Table 1, using index numbers based on 1985, shows that there was no net increase in GDP between December 1985 and December 1991. Essentially, New Zealand was in a recession that lasted six years, with 1990 and 1991 showing the characteristics of depression.

For four years from 1985 to 1989 we experienced minuscule economic growth, zero export growth, but an increase in import volumes of over 50 percent. That is the source of the balance of payments problem that has plagued us in the 1990s. An import blowout during a recession is very unusual, yet that is what Sir Roger Douglas gave us.

In the depression phase (1990-91), exports jumped while imports plummeted. That is normal for a national depression. It is what is happening in Asia at present.

The recovery of the New Zealand economy began in 1992, and it is still going. The hiccup in 1997 is clearly revealed, not through the GDP data, but through a halt in export growth. Thanks to the emerging depression in Asia, New Zealand's exports barely grew while import growth continued.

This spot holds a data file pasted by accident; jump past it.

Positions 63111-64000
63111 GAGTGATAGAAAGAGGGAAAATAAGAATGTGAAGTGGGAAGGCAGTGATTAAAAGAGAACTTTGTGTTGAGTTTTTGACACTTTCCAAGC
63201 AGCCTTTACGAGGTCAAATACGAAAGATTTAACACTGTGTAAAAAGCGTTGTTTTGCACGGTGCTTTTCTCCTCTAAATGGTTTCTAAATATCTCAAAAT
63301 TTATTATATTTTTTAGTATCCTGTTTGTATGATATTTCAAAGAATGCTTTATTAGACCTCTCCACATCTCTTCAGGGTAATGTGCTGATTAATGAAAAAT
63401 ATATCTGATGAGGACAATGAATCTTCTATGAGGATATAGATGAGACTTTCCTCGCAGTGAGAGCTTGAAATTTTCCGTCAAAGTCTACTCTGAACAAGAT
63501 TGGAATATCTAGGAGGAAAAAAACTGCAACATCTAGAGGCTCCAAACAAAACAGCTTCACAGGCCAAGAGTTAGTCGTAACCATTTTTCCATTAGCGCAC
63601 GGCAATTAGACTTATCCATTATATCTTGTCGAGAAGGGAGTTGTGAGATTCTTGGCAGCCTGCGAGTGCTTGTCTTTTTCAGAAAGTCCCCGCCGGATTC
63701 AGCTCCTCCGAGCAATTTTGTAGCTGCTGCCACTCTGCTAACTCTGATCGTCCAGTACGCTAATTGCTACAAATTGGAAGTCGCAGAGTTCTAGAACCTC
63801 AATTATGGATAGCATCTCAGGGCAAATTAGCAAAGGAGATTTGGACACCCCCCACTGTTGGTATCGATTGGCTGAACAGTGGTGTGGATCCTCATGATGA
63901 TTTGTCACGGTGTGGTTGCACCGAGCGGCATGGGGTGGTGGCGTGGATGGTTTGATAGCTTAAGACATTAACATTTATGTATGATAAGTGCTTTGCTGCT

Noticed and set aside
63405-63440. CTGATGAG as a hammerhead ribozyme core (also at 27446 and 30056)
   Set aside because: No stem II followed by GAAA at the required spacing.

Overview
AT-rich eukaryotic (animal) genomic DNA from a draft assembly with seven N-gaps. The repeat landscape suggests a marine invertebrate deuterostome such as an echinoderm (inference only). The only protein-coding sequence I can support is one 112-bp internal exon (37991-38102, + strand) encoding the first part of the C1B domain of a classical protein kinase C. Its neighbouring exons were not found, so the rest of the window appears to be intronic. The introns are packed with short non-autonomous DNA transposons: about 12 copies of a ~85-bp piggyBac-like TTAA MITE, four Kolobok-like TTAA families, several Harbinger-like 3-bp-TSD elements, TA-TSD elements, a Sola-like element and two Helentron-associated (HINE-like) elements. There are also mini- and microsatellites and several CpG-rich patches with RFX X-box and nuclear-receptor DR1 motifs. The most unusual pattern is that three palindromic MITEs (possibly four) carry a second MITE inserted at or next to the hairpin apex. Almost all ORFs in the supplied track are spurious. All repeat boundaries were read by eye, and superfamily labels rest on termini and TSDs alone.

The correction to the 1997 hiccup has already taken place, in the form of a 20 percent depreciation of our formerly overvalued dollar.

Table 2 shows how New Zealand has responded to economic depressions in the past. I am defining "depressions" as periods in which GDP declines for at least two years, and fails to recover by the end of the third. New Zealand has been through three depressions since 1929: 1929-33, 1975-78, and 1989-92.

The deepest depression by far was that of the early 1930s. It was followed by the strongest recovery and expansion this century. By March 1939, production was 36 percent up on pre-depression levels. The turnaround was triggered by a large devaluation of the New Zealand pound in January 1933, and was helped by the accession of the pragmatic Gordon Coates to the Treasury, replacing the ideological William Downie Stewart who resigned in opposition to the decision to devalue.